review of new products as well as controls for approval and underwriting processes.
The Expansion of Vendor Management Risk
Traditionally, vendor management has been a focus of both banks and supervisors as an information
technology (IT) risk management perspective. Information technology is a critical factor needed to support
the organization’s strategic goals and business objectives, and therefore vendor management of IT services
is embedded within firms’ risk management practices. While vendor management within IT remains an
important risk management element, recent trends indicate the scope of outsourced services is expanding
beyond core processing and information technology to areas such as anti-money laundering transaction
monitoring, loan portfolio analysis, interest rate risk modeling, compliance functions, risk management
services, customer service centers, consumer credit information, etc. Consequently, the risks posed by
outsourcing, both in the traditional and non-traditional sense, have increased in accordance with the
volume, scope, and pressure -driven decisions associated with these arrangements. Potential increased risks
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include data security risk as external vendors are increasingly given access to sensitive corporate and
confidential information; concentration risk due to utilization of vendor services to perform multiple
activities; reputational risk resulting from customer dissatisfaction or vendor failure and compliance risk
due to vendors’ non- compliance with various laws and regulations and supervisory guidance. The risks
associated with these arrangements should be regularly communicated to the board since the overall
responsibility lies with the bank’s board of directors and senior management.
While financial institutions can delegate a wide range of activities to a third party, the risk and responsibility
for compliance and oversight cannot be delegated. As such, the decision to outsource should be carefully
evaluated and aligned with the bank’s strategic goals and include the following controls: preparing a risk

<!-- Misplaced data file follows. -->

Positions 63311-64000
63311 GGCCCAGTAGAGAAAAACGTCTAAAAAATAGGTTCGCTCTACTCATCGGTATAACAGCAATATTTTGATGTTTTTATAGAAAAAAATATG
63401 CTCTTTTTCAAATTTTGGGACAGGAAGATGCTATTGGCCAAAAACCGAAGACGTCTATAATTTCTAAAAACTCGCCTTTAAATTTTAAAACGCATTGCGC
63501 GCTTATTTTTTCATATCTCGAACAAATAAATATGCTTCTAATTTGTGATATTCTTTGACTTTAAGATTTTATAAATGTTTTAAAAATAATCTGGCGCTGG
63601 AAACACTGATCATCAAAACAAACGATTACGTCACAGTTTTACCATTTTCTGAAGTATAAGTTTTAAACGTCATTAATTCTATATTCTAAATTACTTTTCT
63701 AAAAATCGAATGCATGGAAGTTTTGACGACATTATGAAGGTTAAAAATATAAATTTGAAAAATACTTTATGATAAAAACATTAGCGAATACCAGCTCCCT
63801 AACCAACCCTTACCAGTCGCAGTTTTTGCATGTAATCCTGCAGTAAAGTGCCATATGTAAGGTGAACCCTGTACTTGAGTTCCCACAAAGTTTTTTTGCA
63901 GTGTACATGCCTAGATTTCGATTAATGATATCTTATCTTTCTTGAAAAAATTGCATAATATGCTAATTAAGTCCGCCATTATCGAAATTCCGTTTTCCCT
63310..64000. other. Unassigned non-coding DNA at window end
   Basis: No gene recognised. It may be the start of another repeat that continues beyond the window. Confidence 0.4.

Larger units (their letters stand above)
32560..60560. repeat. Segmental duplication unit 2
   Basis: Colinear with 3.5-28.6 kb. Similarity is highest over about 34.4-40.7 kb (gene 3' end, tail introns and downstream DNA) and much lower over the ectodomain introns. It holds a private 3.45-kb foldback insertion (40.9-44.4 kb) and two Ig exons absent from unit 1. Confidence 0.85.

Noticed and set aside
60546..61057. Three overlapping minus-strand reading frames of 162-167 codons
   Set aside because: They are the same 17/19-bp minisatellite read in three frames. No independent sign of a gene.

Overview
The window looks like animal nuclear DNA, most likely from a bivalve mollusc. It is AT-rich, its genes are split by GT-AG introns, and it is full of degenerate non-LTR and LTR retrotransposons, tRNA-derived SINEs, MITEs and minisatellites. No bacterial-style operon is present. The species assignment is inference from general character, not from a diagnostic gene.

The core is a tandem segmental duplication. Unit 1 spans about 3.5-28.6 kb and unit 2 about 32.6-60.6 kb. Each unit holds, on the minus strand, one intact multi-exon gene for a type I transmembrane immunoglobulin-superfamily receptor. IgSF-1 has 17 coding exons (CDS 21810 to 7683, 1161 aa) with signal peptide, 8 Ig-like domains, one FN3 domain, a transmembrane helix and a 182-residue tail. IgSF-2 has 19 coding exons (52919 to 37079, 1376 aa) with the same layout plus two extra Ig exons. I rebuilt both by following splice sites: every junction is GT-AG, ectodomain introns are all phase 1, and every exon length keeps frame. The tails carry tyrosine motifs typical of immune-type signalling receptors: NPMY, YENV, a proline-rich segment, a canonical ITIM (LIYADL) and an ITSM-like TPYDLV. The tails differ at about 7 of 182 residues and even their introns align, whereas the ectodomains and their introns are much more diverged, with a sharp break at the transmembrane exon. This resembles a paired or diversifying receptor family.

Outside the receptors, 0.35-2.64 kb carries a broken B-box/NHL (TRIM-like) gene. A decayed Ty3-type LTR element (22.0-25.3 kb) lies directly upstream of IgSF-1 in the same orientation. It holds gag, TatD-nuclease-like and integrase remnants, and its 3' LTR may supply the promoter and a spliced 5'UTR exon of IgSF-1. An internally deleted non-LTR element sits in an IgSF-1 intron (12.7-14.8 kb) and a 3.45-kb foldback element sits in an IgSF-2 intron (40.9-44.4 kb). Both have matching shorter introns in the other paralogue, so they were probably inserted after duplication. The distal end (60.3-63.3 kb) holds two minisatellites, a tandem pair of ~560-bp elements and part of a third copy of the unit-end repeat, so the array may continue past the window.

assessment, developing a robust vendor due diligence, creating a well-defined vendor contract and
providing a structure for ongoing monitoring and oversight. To this end, financial institutions should
establish a vendor management program that provides a framework for management to identify, measure,
monitor, and control the risk associated with outsourcing activities.

CFPB Issues Final Rules Impacting Mortgage Servicing
On January 17, 2013 the Consumer Financial Protection Bureau (CFPB) issued several new mortgage rules
regarding mortgage loan servicing, which amend the Real Estate Settlement Procedures Act (Regulation X)
and Truth in Lending Act (Regulation Z). These new rules will significantly impact financial institutions’
mortgage loan servicing and loss mitigation practices.
Nine major topics are addressed in the amendments to Regulations X and Z. For Regulation X, these
amendments include prohibiting servicers from charging a borrower for forced-placed insurance coverage
unless the servicer has a reasonable basis to believe the borrower failed to maintain hazardous insurance.
In addition, servicers are required to comply with certain error resolution procedures, including providing
the borrower written notification of the results of an investigation within 30 to 45 days. Other amendments
to Regulation X include requiring servicers to establish certain policies and procedures. A full list of the
amendments to Regulation X can be found here.
Regulation Z amendments also pertain to mortgage servicers. The amendments require servicers to provide
a periodic statement for each billing cycle for most instances and provide notification to consumers with
adjustable rate mortgage between 210 and 240 days prior to the first payment of the newly adjusted rate.
A complete outline of the rule can be found on the CFPB’s website.